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Department
Microbiology and Immun (Sci)
Course
MIMM 211
Professor
Benoit Cousineau
Semester
Fall

Description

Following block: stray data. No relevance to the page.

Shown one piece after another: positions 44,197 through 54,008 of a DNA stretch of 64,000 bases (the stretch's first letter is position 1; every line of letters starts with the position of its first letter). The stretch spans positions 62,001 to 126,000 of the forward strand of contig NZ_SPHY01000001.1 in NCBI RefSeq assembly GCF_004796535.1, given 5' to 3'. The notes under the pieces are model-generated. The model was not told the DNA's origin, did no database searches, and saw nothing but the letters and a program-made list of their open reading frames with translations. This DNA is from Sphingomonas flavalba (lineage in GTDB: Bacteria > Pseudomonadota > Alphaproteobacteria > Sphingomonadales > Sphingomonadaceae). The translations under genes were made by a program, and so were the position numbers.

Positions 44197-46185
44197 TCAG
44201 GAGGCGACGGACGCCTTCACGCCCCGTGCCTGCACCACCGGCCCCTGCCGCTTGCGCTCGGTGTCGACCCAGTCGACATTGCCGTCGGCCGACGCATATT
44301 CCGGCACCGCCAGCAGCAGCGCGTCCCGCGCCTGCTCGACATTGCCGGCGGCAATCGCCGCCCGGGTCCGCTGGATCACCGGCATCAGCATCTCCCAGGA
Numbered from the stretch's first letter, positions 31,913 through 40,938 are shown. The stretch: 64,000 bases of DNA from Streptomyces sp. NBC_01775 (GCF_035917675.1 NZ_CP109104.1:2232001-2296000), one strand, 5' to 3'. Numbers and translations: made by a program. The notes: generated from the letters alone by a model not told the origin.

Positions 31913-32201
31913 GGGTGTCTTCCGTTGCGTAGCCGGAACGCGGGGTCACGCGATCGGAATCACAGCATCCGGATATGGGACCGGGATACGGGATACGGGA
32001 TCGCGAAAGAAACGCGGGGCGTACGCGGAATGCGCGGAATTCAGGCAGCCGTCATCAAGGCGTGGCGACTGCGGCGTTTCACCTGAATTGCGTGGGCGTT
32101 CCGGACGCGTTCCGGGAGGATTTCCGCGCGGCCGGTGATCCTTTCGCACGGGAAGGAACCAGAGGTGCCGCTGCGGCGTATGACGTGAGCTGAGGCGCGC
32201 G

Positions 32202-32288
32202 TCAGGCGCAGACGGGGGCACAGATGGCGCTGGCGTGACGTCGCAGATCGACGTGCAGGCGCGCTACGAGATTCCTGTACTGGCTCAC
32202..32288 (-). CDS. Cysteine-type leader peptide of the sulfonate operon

Introduction to microbiology (MIMM 211) Dr. Benoit Cousineau  Lyman Duff Medical Building, room 617. (514) 398 – 8929 [email protected] Lee-Hwa Tai (TA)  [email protected] th Text : Prescott, Harley and Klein’s – Microbiology 7 Edition by Willey, Sherwood and Woolverton. McGraw-Hill, New York. Computer support (1) : www.mcgill.ca/webct • Course outline o Important dates st o Midterm  Wednesday October 21 . In class. Lectures 1-15 only. • All lectures in PDF format. • Audio and visual recording of lectures by Instructional Communication Centre. Course evaluation : 1. Midterm Exam (50Q)  25% of course grade (L1-15) 2. Final Exam (150Q)  75% of course grade (L16-39) Multiple-choice questions. What is microbiology? (1) Microbial biology, (2) biology of microorganisms, (3) study of microscopic organisms. Chapter 1, the history and scope of microbiology Microbio : size of organisms studied (cannot be seen by the eye). set of techniques used to study the organisms (microscope, grow pure cultures) Microorganisms can be found everywhere in various conditions (-40 to 300 C). They are associated to humans (gut, skin). They can be useful to humans (food, biotechnology) or harmful (import historical impacts such as plague, malaria, AIDS). Study perspective : • Gross morphology; • Fine structure; • Nutrition; • Reproduction; • Physiology; • Genetics; • Classification; • Evolution; • Distribution; • Intersections with other living things and environment. Can be found in the 3 kingdoms of life : (1) bacteria, (2) archaea, (3) Eucarya. Members of the microbial world • Procaryotic or prokaryotic cell  Pro = Before. Karyon = Nucleus. No enclosed DNA. o Bacteria o Archaea • Eucaryotic or eukaryotic cell  Eu = true. o Algae o Fungi o Protozoa • Non-living microorganisms o Prokaryotic and eukaryotic viruses Microorganisms share common threads of life • Can grow (increase in size) • Metabolism o Need energy to grow (consume – transform – store) o Consume nutrients o Excrete wastes • Motion (moving itself or having internal motion) • Reproduction (create identical entities that are separate) • Respond to stimuli (measure properties of their environment and act upon certain conditions) The CELL is the basic structural unit of life. Microorganisms are usually unicellular. Historical perspectives • Lucretius and Girolamo Fracastoro suggested that invisible organisms cause disease. • 1590-1608 : Johannes Jansen develops the first microscopes. • 1665 : first description and depiction of a microorganism by Robert Hooke using a microscope : the reproductive structures of the microfungus Mucor. • 1674 : discovery of bacteria and protozoa by Anthony van Leeuwenoek. o Small hand-held microscopes (50x to 300x). o Discovered invisible creatures he called animalcules. o Found them everywhere (water, soil, teeth scrapings, excrements). o Found that animalcules are alive.  Increase in numbers and move  “Appeared” in certain materials  Spontaneous generation (abiogenesis) : spontaneous formation of living things from inanimate matters. • Aristotle, Descartes, Newton and other scientists believed in the spontaneous generation. • Origin of many organisms was thought to be spontaneous: invertebrates, rats, flies, etc. • In 1665, Francesco Redi showed that fly larvae can only develop in meat that fly can reach. • Is it different for microorganisms? Does decomposition form microorganisms or do microorganisms cause decomposition? Introduction to microbiology (MIMM 211) Course 2 Historical Perspectives • John Needham boiled mutton broth, put it in a flask and sealed it. Microorganisms appeared and he suggested that his experiments were supporting spontaneous generation. • Lazzaro Sapllanzani put broth in a flask, sealed it and boiled it. No microorganisms appeared and he claimed that he disproved spontaneous generation. • Supporters of the spontaneous generation suggested that spontaneous generation probably required air. • In 1859, the French Academy of science sponsored a competition to prove/disprove this theory. • Louis Pasteur, in 1861, boiled meat broth in a flask and curved its neck. Air could freely enter but not dust. No microorganisms grew. This experiment disproved spontaneous generation. Microbiology became an experimental science as opposed to an observational science. (Pasteur’s swan-necked flasks) • In 1877, John Tyndall supported Pasteur’s finding by demonstrating that dust carries microorganisms. o Let dust settled in a closed box containing tubes filled with broth. o Interior of the bax coated with glycerin : traps dust particles. o Air could enter but dust was trapped. No microorganisms. • Role of microorganisms in disease o Lucretius and Fracastoro suggested that invisible organisms cause disease. o People believed that diseases were caused by (1) supernatural forces, (2) poisonous vapors called miasmas, (3) imbalances between the four humors of the body (blood, phlegm, yellow bile, black bile). o Agostino Bassi first showed that a microorganism (fungus) can cause disease in silkworms. Beginning of the “germ theory of disease”. o In 1845, Berkeley showed that the great potato blight of Ireland was caused by a fungus. o Pasteur showed that silkworms were parasitized by a protozoan in the French silk industry. They then started to raise caterpillars from eggs produced by healthy moths. o In 1867, Joseph Lister heat sterilized his instruments and used phenol on surgical dressings and on patient wounds to prevent infections.  Influenced by Pasteur’s work : showed that heat and phenol could kill.  Highly successful in preventing infections. o In 1876, Robert Koch demonstrated that a bacterium caused anthrax.  Injected healthy mice with material from diseased animals. Mice became ill.  Transferred anthrax through a series of 20 mice. They all got sick.  Incubated a piece of spleen from the 20 mouse in beef broth (bacteria grew producing endospores).  Isolated endospores from the bacterial culture were injected into healthy mice (developed anthrax). o This lead to Koch’s Postulates:  The microorganism must be present in every case of the disease but absent from healthy organisms.  The suspected microorganism must be isolated and grown in a pure culture.  The same disease must result when the isolated microorganism is inoculated into a healthy host.  The same microorganism must be isolated again from the diseased host. o Development of techniques to study pathogens  Robert Koch wanted to isolate suspected pathogens. • Difficult to work with liquid (mixed) cultures. • Grow bacteria on a solid surface (clonal cultures leading to colonies). • He tried on slices of boiled potatoes (bad growth). • He tried on solidified culture media (media + gelatin). o Gelatin is degraded by microorganisms. o Gelatin melts at 37, optimal growth temperature. • Fannie Hesse (Koch’s assistant’s wife) suggested agar (seaweed powder). • Richard Petri (Koch’s assistant) developed the Petri dish. • To culture and isolate human pathogens, Koch developed media similar to body fluids (meat extracts and protein digests). • Using these techniques and media Koch isolated tuberculosis, numerous other human pathogens were rapidly isolated in different laboratories. • Beginnings of immunological studies o Edward Jenner immunized people against smallpox using the cowpox virus (fluid from cowpox blisters).  He heard that dairymaids were protected from smallpox. o Louis Pasteur created the first attenuated vaccine.  Grew pure culture of pathogens (anthrax, Bacillus anthracis).  Attenuate them; 42-43 degrees with potassium bichromate.  They did not cause disease but conferred immunity. o DE Salmon and Theobald Smith found that killed microbial cells were effective as vaccines. o Emil von Behring discovered humoral immunity. Antibodies could be produced in blood against the diphtheria toxin and could neutralize the toxin and be protective against infection. o Elie Metchnikoff discovered cellular immunity: phagocytes could engulf disease-causing bacteria. o Rabies vaccine and the Pasteur Institute in Paris  Attenuated by growth in an abnormal host • H Brains and spinal cords from dead rabbits were dried. • Joseph Meister had been bitten by a rabid dog. He received 13 injections from Pasteur over a 10-day period. The boy survived. • Industrial microbiology and microbial ecology o Pasteur discovered that microorganisms are responsible for fermentation (chemical instability of sugar)  Beet sugar to alcohol produced less alcohol and sour taste.  Yeast was being replaced by lactic acid bacteria. o Sergey Winogradsky oxidated iron, sulfur and ammonia by soil bacteria to obtain energy; transformation of carbon dioxide to organic matter. o Beijerinck isolated nitrogen-fixing bacteria and sulfate-reducing bacteria. o Both Wino and Beij introduced the enrichment-culture technique and use of selective media. Classifying organisms : Phylogeny vs Taxonomy • Taxonomy o Artificial classification of organisms. o Solely based on visible similarities. o Still used to name organisms. • Phylogeny o Natural classification of organisms. o Reflects evolutionary relatedness between organisms. Phylogeny (evolutionary relationship between organisms) • Before the concept of evolution, organisms were grouped based on morphological similarities, no relationship between the groups. • Many fossils of animals and plants were found and used to suggest the appearance of different groops, built evolutionary family trees. • Microorganisms were left out until late 60’s. o No microbial fossils. o Very similar shaped. • Use ubiquitous gene sequence to compare m-o and construct a universal phylogenetic tree of life. Evolution of early schemes for classifying microbes • Tradition early schemes (before 1866) o Plants and animals • Ernest Haeckel’s proposal (1866) o Plants, animals, microorganisms • Edouard Chatton (1937) o Eucaryotes and procaryotes • Roger Stainer and CB … o • Five-kingdom scheme of Robert Whittaker (1959) o Monera, Protista, Fungi, Plantae and Animalia • Three-kingdom of Carle Woese and colleagues (1977). They used a molecular approach (16S ribosomal RNA gene was found in every organism). o Bacteria, Archaea and eucaryotes o These three groups are distant. o Length of branches depends on the distance between two species. Endosymbiotic theory of evolution • Procaryotes do not contain organelles (mitochondria, chloroplasts); • Almost all eucaryotes have organelles. o Plants have both mito and chloro; o All other eucaryotes only have mito. • Mitochondria and chloroplasts resemble prokaryotes o Approximately the same size (1*10^-6 m) o The only organelles containing DNA (active genome) o Mitochondrial and chloroplast genomes are circular. o They contain 70S ribosomes (80S in eucaryotes) o Double membranes resemble cytoplasmic and outer membranes of gram-negative bacteria. However they do not have the cell envelope. o They multiply and divide by binary fission. • Lynn Margulis proposed in 1981 the endosymbiotic theory: A primitive eukaryotic cell engulfed an ancient prokaryote to create the first eukaryotic cell. o First prokaryote appeared 3.5 billion years ago o First eukaryote appeared only 1 billion years ago o The two cells continued to evolve in a mutually beneficial symbiotic relationship for 1 billion years. o The prokaryotic cell benefited from having a sheltered environment rich in nutrients. o The eukaryotic cell benefited from containing an organism that produced energy (ATP) by respiration (mitochondria) or by photosynthesis (chloroplast). o Mitochondria are the descendants of an alpha proteobacteria (gram-negative, Rickettsia prowazekii)  RP is an obligate intracellular parasite. o Chloroplasts are the descendants of a cyanobacteria (prochloron) • More recent endosymbiosis (an evolutionary snap shot) o Eucaryotes phagocyte prokaryotic cells. o Need time to co-evolve and create a stable new organism. • Aphids and related insects: a recent endosybiotic relationship (200 million years) o The endosymbiont still has its gram-negative double membrane and cell envelope, phylogenetically closely related to E.coli o Stable endosymbiotic event  The endosymbiont can no longer grow outside its host  Aphids are also dependant of their endosymbiont, they die if the endosymbiont is killed (antibiotic) Building a phylogenetic tree • Get the sequence of an ubiquitous gene (like the 16S ribosomal RNA gene) for all the organisms to be included in the phylogenetic tree. • Align the gene sequences using a sequence alignment program. • Feed the aligned sequences to a phylogenetic algorithm. o Find which sequences share the highest level of homology and link closest neighbors. o Create phylogenetic tree, branching the organisms related to the similarity of their gene sequence. o The length depends on the evolutionary distance. Bacterial taxonomy • Science of taxonomy or systematic includes o Classification (biological class.) o Nomenclature (how to n ame organisms) o Identification (visible characteristics) • Goals, stability, predictability, build larger groups, study one member and learn about group The hierarchical scheme of classification • 18 century, Carolus Linnaeus, Linnaeus scheme of classification. • Based on the comparison of visible characteristics. • Darwin… o Kingdom or domain o Phylum or division o Class o Order o Family o Genus o Species (basic taxon) How bacteria are named. Basic taxon in bacterial taxonomy is the species. The names are binomial and are a binary combination of Latin words. They consist of a genus name and a single epithet. The genus name has an initial capital letter. Species epithet has initial lower case. Species name is always italicized. They tell us about the organism (appearance, habitat, characteristic property, scientist name). Concept of a species in bacteriology. • A collection of strains that share many stable properti